Konstalbum-Paul Signac

Paul Victor Jules Signac was a French Neo-Impressionist painter who, working with Georges Seurat, helped develop the Pointillist style.

In 1884 he met Claude Monet and Georges Seurat. He was struck by the systematic working methods of Seurat and by his theory of colors and became Seurat's faithful supporter, friend and heir with his description of Neo-Impressionism and Divisionism method. Under his influence he abandoned the short brushstrokes of Impressionism to experiment with scientifically juxtaposed small dots of pure color, intended to combine and blend not on the canvas but in the viewer's eye, the defining feature of Pointillism. Many of Signac's paintings are of the French coast. He loved to paint the water. He left the capital each summer, to stay in the south of France in the village of Collioure or at St. Tropez, where he bought a house and invited his friends.

Paul Signac, Albert Dubois-PilletOdilon Redon and Georges Seurat were among the founders of the Société des Artistes Indépendants. The association began in Paris 29 July 1884 with the organization of massive exhibitions, with the device "No jury nor awards" (Sans jury ni récompense). "The purpose of Société des Artistes Indépendants—based on the principle of abolishing admission jury—is to allow the artists to present their works to public judgement with complete freedom". For the following three decades their annual exhibitions set the trends in art of the early 20th century.

In 1886 Signac met Vincent van Gogh in Paris. In 1887 the two artists regularly went to Asnières-sur-Seine together, where they painted such subjects as river landscapes and cafés. Initially, Van Gogh chiefly admired Signac’s loose painting technique. In March 1889, Signac visited Vincent van Gogh at Arles. The next year he made a short trip to Italy, seeing GenoaFlorence, and Naples.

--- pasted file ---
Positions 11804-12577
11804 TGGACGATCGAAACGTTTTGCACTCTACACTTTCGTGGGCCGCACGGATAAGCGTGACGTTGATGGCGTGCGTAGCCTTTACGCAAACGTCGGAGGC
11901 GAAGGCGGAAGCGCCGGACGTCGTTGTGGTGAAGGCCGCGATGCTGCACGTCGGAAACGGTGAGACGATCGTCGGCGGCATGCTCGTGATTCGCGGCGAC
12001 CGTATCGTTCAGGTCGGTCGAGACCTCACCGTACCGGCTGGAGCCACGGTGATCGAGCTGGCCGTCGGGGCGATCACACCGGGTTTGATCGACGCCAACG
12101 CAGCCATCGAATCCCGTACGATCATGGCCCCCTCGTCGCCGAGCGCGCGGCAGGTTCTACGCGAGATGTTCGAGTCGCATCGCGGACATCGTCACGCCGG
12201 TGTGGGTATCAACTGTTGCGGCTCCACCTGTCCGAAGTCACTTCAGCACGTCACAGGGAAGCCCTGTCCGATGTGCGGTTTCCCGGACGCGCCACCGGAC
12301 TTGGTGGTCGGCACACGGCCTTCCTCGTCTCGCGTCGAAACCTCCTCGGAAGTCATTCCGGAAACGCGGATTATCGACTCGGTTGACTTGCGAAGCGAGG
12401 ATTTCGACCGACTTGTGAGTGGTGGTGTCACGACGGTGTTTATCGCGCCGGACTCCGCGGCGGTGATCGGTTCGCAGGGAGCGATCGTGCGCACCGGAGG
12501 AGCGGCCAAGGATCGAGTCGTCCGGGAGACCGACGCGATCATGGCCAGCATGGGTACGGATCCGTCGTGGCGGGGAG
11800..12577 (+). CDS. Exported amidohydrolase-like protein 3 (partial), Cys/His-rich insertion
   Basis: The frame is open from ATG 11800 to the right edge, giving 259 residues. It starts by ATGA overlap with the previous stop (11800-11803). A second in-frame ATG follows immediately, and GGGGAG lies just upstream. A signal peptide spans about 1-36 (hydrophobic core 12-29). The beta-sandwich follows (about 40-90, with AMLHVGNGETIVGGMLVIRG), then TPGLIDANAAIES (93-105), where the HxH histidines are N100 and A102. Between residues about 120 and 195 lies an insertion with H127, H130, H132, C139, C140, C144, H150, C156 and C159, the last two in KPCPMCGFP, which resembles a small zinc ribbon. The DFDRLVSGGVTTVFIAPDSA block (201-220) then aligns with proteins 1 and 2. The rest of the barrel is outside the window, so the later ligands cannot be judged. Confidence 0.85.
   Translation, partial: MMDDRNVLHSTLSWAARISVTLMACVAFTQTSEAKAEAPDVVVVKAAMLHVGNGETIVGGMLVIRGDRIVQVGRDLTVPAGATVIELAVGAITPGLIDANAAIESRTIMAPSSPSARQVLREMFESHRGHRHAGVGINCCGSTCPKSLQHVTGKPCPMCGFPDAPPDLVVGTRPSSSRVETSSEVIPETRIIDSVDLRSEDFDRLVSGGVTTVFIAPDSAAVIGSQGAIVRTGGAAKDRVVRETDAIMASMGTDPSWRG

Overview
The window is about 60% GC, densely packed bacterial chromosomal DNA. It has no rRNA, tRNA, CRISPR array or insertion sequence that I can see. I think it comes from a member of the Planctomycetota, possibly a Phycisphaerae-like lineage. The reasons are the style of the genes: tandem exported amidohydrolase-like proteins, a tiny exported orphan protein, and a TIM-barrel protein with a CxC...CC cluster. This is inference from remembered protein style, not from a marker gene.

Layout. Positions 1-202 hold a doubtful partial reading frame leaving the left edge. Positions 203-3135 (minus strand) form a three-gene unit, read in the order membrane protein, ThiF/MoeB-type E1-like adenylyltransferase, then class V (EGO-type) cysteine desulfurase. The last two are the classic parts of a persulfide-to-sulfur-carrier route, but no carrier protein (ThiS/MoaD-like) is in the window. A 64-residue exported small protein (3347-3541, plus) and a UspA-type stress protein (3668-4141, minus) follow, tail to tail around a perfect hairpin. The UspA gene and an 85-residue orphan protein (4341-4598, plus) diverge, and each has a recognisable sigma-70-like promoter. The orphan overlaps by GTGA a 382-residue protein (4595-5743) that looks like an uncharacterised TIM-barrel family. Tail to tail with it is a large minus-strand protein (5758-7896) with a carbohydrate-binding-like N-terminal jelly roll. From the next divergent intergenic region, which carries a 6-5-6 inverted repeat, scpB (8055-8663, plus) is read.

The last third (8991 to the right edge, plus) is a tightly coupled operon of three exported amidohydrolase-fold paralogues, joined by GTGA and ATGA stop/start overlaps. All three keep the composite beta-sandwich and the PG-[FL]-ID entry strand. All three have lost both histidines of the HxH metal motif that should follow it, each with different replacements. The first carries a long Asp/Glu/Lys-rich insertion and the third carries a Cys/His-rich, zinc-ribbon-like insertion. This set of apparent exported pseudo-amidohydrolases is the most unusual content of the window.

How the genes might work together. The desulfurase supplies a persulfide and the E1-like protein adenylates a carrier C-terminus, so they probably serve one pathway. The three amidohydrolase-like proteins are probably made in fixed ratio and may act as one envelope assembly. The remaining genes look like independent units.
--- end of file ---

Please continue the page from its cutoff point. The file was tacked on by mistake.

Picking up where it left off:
On 7 November 1892 Signac married Berthe Roblès at the town hall of the 18th arrondissement of Paris; witnesses at the wedding were Alexandre Lemonier, Maximilien LuceCamille Pissarro and Georges Lecomte

 In September 1913, Signac rented a house at Antibes, where he settled with Jeanne Selmersheim-Desgrange, his mistress, who gave birth to their daughter Ginette on 2 October 1913. In the meantime Signac had left La Hune as well as the Castel Beranger apartment to Berthe: they remained friends for the rest of his life. On 6 April 1927, Signac adopted Ginette, his previously illegitimate daughter. His granddaughter, Françoise Cachin, was an art historian.

Paul Signac died from septicemia in Paris on 15 August 1935 at the age of 71. His body was cremated and buried three days later, on 18 August, at the Père Lachaise Cemetery.